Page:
I had the honor of visiting George Koenig the other day at his beautiful home in Santa Cruz. George and I played phone tag for a few weeks and we finally connected while I was running errands on my Mt. Bike. I did not want to keep him waiting or miss the opportunity to hear his story, so I road straight to his house on the beach.
I arrived to find George hanging out with his grandson who was finishing up some of his molecular biology homework from UCSC and sneaking in some body wompin' at 25th ave. I imagine George looked a lot like his grandson when he was selected for the 1960 Olympic Road team.
I explained to George over the phone that I am with the Steel Wül cycle club and was interested in interviewing him about his Olympic experience. As it turns out, George was kind enough to tell me his entire cycling story and I finely put my pen down after scribbling 6 pages of notes. I had all the best intentions to initiate the interview but I did not want to interrupt him when he was dropping names like the Gato brothers, Ricky Bronson, Boby Best, Spence Wolf, Charlie Alard, and of course the one and only Bob Tetzlaff. I felt like the cycling version of Robert "Wingnut" Weaver-appreciating and honoring all the obscure cycling legends from yesteryear.
This Stanford graduate, athlete, architect, and traveler, shared his story with me with amazing detail going back to WW-II. This 70 plus year old did not skip a beat when it came to recalling the finest details of racing over cobbles in Italy or remembering what drivetrain was on his Cinelli that Cino Cinelli himself gave him.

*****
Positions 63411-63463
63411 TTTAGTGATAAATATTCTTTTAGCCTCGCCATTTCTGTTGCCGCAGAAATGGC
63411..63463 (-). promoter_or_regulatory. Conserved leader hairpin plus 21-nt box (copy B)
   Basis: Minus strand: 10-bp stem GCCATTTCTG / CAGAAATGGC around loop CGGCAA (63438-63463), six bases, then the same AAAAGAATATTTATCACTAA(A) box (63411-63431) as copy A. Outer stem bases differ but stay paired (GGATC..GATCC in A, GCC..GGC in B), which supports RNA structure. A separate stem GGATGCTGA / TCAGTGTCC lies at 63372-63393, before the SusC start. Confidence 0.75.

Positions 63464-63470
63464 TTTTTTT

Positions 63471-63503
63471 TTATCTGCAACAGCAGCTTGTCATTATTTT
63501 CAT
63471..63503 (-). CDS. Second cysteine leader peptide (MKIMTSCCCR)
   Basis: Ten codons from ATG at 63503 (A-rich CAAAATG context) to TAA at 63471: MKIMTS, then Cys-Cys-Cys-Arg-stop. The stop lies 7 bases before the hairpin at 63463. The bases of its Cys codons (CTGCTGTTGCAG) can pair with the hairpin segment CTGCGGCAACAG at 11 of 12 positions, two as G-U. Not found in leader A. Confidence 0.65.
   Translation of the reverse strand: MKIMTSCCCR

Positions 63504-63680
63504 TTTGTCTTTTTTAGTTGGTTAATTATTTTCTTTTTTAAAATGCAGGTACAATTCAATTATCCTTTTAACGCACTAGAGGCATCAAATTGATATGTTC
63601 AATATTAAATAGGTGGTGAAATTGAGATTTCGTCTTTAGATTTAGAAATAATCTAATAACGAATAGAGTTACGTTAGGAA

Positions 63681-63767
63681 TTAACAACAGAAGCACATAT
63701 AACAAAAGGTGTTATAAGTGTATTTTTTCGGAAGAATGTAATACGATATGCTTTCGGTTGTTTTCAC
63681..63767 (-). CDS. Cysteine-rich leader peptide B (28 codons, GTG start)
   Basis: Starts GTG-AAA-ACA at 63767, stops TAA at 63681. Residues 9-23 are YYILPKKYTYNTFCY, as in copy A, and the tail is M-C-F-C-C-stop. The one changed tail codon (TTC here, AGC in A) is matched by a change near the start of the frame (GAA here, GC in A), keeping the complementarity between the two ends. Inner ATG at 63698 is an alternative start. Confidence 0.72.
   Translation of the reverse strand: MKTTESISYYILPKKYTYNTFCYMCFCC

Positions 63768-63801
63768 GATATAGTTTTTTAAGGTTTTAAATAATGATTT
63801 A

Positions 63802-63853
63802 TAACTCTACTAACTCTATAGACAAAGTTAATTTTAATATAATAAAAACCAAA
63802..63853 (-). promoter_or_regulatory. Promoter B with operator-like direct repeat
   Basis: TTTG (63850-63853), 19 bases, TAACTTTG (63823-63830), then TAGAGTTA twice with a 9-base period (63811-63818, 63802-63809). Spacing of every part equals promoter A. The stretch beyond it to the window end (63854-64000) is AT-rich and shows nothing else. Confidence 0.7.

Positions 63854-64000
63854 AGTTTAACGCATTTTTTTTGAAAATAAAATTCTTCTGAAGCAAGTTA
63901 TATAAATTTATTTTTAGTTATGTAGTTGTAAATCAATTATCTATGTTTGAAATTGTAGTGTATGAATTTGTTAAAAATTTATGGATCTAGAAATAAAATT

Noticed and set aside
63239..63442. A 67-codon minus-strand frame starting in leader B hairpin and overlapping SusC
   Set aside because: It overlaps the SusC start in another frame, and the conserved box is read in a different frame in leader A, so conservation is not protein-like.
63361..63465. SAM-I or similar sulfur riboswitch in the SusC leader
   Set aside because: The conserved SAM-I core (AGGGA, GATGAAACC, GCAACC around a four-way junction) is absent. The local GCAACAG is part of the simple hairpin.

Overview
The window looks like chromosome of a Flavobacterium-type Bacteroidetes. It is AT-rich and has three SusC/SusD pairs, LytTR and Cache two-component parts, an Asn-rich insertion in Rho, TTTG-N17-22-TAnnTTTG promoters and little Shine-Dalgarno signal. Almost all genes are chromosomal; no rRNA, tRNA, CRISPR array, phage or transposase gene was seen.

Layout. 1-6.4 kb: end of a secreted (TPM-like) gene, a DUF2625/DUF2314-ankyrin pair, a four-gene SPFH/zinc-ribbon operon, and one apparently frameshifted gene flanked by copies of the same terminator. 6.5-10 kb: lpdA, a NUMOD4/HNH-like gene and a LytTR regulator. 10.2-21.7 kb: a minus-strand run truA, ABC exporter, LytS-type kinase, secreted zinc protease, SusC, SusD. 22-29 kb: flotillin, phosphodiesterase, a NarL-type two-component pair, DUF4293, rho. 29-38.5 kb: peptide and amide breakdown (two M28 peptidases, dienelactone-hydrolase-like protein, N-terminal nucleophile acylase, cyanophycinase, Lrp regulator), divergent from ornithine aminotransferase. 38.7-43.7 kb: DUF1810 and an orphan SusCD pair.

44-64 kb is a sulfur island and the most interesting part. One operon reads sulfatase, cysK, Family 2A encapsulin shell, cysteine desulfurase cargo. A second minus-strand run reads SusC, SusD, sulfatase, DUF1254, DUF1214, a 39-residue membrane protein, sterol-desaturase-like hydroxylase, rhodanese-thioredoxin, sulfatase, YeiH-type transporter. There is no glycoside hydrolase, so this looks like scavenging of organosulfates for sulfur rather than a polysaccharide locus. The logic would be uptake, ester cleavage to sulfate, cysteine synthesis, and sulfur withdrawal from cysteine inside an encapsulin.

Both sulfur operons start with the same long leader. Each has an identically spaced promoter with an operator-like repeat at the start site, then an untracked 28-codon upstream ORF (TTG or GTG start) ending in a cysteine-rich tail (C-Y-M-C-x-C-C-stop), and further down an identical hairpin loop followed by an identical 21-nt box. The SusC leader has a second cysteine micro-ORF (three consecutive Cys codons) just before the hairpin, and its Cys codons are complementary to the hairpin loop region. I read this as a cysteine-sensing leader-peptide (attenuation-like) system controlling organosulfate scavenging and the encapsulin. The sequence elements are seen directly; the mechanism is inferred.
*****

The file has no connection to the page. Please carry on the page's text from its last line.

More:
George grew up in Palo Alto in the 1940's when men of age were headed off to war. The young kids that were left at home spent their time on bikes and he dreamed of having one with a Sturmey Archer 3 speed. The local junior high school had over 1500 bikes out in front because that was the only way to get around. His father was a professor at Stanford and he eventually went there after a stint at a boarding school in southern California.
His first "road" bike was an aluminum French bike with a 4 speed simplex rear derailer that he bought for 40 bucks. A guy names Hass took him out to Page Mill road and dropped him immediately. This was his first experience with endurance riding.
The summer after his sophomore year at Stanford he and a buddy went to Europe to tour. They flew into Paris to look for bicycles and they found a shop called Oscar Egg (former world hour record holder). They found some very expensive steel bikes with aluminum drop bars, 10 speed simplex, and mafac brakes. They opted for a cheaper heavier version (35 lbs) with fenders, lights, generators, and panniers. They toured Belgium, Holland, Germany, and Italy. They literally walked their bikes over the Alps in a storm in Austria. They crashed in youth hostels and he described this trip as great times and hard times. I can only imagine what it was like in the 1950's. Put things in perspective, Luison Bobet won the Tour de France in 55'.
They made their way to the Spanish Steps in Rome and found a bike shop that sold Lazzaretti bicycles with gold and chrome lug work. George was "overwhelmed with desire" when he laid eyes on this machine. They bought 2 of them and shipped them back to Palo Alto.